The challenge of understanding mobile networks
Connection reliability was the primary challenge, cited three times more often than other requirements, including security and cost control. And, as we all know, in today’s public-safety environment, without a reliable, high-performing connection, workers aren’t armed with the information they need to do their jobs more efficiently, or safely.
Respondents cited a lack of tools to help troubleshoot connectivity problems, such as slow data transfers. In fact, more than half of the respondents reported they have no tools for troubleshooting cellular connections at all. Some respondents said they rely mostly on talking with the end user (“How many bars do you see now?”) or calling their carrier’s help desk. In short, they rely on anecdotal information and lack any kind of analytical data or tools that will lead to improvements in connection quality.
A large number of respondents said they find the process of selecting a cellular carrier to be challenging, largely because they weren’t sure which carriers delivered the best coverage for their area. The generic coverage maps provided by operators are not enough to make a decision, because they don’t reflect a state/local government’s unique mobile-deployment profile, and they are not detailed enough. Conducting periodic drive testing is an option, but it is expensive, time consuming, and only captures a snapshot in time.
40% of respondents admitted it was difficult to track mobile inventory. This group complained about the time that manual methods, like an Excel spreadsheet, take and the lack of automated inventory tools. One-third report that the problem is a lack of visibility into either the use of the modem or the identity of the modem’s user.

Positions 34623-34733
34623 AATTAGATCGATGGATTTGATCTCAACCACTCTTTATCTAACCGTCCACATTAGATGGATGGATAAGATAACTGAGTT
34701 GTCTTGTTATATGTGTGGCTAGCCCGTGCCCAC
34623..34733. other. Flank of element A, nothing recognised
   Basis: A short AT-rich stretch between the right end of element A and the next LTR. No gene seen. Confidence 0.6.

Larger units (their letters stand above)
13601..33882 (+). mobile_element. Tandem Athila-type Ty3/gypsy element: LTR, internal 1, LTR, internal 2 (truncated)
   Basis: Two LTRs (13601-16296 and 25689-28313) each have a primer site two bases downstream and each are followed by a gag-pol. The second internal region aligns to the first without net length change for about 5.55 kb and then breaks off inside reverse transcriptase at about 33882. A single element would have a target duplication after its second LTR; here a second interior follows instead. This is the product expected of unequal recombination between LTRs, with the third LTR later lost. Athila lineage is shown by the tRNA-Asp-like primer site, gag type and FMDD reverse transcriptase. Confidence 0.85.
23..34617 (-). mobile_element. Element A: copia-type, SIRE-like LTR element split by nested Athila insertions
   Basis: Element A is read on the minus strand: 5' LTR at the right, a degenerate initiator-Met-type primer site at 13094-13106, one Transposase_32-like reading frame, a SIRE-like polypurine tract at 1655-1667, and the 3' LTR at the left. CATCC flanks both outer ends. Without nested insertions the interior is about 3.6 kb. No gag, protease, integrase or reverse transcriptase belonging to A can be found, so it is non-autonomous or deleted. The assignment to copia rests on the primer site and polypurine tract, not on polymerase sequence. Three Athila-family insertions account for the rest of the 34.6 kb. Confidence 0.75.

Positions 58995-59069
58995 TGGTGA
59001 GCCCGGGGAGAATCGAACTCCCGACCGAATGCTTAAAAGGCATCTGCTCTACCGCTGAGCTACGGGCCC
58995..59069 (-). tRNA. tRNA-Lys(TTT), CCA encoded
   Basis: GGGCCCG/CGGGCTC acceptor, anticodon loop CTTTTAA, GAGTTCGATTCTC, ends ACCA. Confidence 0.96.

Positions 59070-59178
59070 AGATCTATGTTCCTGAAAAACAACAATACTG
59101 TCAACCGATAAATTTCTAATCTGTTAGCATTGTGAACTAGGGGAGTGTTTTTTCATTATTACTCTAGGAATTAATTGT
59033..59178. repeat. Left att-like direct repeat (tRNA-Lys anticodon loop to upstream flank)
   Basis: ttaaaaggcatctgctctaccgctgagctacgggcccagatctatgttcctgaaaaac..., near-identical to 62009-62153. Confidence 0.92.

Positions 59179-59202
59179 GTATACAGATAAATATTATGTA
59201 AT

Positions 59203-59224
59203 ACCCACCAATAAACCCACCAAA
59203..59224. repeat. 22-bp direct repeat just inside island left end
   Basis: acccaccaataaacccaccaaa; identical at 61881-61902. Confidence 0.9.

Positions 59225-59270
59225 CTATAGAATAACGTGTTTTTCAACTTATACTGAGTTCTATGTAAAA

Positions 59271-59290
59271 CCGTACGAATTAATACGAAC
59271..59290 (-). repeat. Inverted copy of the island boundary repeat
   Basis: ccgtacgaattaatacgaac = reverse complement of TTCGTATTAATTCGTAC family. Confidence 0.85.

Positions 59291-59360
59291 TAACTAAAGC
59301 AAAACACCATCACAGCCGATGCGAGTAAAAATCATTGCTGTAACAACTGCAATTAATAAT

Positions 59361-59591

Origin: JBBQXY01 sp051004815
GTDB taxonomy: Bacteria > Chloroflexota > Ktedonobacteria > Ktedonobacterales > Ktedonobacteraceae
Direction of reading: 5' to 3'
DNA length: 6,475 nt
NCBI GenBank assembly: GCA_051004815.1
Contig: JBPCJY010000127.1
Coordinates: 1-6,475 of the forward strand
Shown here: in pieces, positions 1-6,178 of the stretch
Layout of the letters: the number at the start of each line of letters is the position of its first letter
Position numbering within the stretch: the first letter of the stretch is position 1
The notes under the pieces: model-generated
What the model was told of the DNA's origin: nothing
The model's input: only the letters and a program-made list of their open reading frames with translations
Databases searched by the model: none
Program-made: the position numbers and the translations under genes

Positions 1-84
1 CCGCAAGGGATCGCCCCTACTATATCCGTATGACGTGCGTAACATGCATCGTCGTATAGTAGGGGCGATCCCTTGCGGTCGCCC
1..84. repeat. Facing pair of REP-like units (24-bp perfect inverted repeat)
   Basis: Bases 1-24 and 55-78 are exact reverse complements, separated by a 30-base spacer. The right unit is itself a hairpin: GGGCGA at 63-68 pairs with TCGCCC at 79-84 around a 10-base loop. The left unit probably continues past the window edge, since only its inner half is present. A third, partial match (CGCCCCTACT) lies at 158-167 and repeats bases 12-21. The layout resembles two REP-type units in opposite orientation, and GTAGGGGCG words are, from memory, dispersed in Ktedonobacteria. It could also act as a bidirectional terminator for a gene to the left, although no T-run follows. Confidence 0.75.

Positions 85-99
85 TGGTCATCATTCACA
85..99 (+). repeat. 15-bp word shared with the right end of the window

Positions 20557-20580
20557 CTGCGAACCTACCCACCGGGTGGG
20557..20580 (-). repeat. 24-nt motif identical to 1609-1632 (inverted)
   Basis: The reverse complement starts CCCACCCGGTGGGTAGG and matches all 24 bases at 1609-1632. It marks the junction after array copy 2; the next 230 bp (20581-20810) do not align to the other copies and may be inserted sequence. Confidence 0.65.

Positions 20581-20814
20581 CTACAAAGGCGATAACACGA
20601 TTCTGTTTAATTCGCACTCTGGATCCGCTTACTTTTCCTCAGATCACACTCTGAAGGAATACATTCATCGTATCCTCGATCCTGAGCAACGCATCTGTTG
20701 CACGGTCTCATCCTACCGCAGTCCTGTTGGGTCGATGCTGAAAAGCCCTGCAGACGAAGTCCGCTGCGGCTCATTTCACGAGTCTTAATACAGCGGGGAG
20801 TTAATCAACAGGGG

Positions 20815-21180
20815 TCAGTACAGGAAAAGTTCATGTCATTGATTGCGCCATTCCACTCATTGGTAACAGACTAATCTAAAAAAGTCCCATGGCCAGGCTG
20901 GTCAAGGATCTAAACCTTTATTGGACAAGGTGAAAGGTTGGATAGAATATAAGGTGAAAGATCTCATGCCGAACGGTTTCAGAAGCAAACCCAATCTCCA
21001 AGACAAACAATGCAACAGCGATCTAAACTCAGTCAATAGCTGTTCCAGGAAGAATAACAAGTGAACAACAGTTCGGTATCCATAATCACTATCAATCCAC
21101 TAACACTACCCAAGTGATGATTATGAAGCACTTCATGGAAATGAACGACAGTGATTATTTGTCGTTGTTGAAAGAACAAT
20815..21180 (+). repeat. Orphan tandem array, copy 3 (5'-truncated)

Almost one-half admitted they had no systematic method for gathering data on their cellular deployments. So when asked about their ability to measure certain aspects of cellular data use—for example, 2G/3G/4G usage, disconnection rates, application use and coverage quality—it wasn’t surprising that very few indicated they could measure any one of them. In fact, almost one-half said they could not measure a single factor.
Some vendors have identified this gap and are bringing to market tools that IT staff can use to better monitor and optimize their mobile deployments. With these solutions, government organizations will be able to reduce IT support demands and extend technology and service contract investments, all while increasing employee productivity. To get started, organizations need to ensure their mobility management strategies include the following capabilities:
- Detailed visibility into network signal quality and the type of technology that is being delivered to field users.
- Reports that highlight adapters that are performing poorly.
- A granular view into what applications and processes are consuming bandwidth.
- Tools that enable managers to take action centrally, without touching the mobile device, to fix connectivity issues.
These capabilities provide the knowledge foundation that state/local government organizations can use to understand definitively how well their mobile deployment is working and to ensure their workers are always getting the best connectivity possible.
Andy Willett is senior vice president for NetMotion. The Rysavy Research “Trends in Enterprise Cellular Network Data Usage” report is available at http://www.netmotionwireless.com/rysavy-report.